Berger conducts research that focuses on how economic resources, sociodemographic characteristics, and public policies influence parental behaviors as well as child and family welfare. Through his work, he seeks to enhance the capacity of public policy in improving family resources and functioning, and contributing to children’s development and wellbeing within suitable environments. As part of these efforts, he often resorts to multiple statistical methods in order to analyze data from a range of large-scale datasets. Lawrence Berger is currently serving as Director of the Institute for Research on Poverty and is a fellow at the American Academy of Social Work and Social Welfare.
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Demonstrates that unsecured debt is associated with poorer child social-emotional wellbeing, whereas this is not the case for parental education debt and home debt.
Utilizes data from the National Longitudinal Survey of Youth 1997 to estimate associations of student loan debt with homeownership, mortgage amount, and home equity. Finds limited evidence that student loan debt is responsible for declining young adult homeownership, but that indicators for the recession and transition to adulthood markers have a stronger association with homeownership.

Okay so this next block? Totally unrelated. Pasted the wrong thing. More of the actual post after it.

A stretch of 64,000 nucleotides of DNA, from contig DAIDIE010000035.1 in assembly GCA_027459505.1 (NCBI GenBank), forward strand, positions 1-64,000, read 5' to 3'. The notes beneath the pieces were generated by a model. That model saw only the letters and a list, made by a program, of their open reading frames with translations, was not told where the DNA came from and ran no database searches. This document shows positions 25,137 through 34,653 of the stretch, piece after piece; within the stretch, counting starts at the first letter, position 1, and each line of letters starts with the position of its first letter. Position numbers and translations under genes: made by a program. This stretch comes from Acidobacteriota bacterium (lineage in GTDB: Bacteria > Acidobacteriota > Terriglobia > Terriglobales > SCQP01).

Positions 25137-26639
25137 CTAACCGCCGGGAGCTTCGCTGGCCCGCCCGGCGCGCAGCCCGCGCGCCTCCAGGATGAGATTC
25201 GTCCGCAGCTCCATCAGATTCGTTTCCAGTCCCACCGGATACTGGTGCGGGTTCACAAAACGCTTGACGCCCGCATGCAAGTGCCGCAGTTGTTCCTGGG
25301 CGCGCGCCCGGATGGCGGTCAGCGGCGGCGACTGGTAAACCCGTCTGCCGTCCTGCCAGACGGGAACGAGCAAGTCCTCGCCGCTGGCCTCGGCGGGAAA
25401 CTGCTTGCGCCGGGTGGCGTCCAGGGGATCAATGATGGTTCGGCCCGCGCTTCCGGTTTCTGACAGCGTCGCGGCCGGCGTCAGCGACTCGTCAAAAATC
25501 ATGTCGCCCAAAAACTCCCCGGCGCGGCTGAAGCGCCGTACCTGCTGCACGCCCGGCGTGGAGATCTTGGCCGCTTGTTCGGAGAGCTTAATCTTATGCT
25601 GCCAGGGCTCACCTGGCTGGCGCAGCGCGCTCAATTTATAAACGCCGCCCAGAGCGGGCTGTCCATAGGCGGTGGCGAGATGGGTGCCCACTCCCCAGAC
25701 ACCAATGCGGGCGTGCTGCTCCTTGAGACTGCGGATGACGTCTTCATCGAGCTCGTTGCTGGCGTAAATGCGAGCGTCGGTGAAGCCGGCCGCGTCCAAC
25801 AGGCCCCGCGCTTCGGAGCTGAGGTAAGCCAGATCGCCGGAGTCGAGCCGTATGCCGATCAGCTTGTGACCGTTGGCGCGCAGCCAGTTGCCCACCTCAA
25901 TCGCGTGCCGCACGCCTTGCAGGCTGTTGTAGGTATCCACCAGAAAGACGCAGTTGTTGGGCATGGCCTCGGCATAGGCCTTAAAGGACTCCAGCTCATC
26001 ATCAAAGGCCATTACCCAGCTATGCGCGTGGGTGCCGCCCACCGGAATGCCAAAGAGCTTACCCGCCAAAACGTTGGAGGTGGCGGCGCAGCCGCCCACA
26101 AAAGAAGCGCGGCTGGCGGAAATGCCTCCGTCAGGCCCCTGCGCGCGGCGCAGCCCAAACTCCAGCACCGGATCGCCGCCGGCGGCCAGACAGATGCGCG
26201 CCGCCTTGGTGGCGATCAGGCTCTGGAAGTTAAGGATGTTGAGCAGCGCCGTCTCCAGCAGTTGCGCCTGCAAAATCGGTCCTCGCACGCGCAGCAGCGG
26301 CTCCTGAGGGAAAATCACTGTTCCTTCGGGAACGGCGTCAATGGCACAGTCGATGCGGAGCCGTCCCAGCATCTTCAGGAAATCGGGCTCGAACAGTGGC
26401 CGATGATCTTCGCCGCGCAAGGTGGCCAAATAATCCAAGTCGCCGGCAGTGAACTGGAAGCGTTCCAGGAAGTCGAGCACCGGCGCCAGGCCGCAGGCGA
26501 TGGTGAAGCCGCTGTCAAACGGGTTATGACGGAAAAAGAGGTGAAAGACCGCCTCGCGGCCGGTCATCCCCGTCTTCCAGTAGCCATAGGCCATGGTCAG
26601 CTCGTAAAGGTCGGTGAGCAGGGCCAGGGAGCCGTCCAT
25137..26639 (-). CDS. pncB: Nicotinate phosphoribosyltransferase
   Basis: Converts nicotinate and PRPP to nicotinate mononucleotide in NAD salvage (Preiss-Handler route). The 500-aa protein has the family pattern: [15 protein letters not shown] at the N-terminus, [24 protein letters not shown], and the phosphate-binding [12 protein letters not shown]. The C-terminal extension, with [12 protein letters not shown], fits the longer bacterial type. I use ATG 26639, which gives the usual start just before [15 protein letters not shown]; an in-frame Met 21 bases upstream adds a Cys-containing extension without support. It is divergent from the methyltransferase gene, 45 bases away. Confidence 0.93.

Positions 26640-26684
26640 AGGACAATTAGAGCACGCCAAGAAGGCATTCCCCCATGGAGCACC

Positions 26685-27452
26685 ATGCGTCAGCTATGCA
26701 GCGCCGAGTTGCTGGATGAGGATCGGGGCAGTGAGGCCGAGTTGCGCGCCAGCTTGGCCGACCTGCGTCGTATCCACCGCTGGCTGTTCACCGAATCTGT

Describes the incidence and prevalence of incarceration and CPS involvement in the United States, and outlines the reasons that the same individuals and families may be at risk for involvement in both systems. Uses unique longitudinal data from Wisconsin to describe intergenerational and intragenerational overlap in the two systems.
Examines whether differences in the benefits associated with these factors might also account for some of the variation in children’s cognition and social-emotional development. Finds that children living in stepfather families experienced above-average levels of parental relationship quality and parenting quality and that associations of factors such as income, parental relationship quality, and parenting quality with child development are relatively consistent across family types.
Examines associations between experiencing child maltreatment and poor developmental outcomes between birth and age 9. Finds that effects of early childhood maltreatment emerge immediately, though developmental outcomes are also affected by newly occurring maltreatment over time.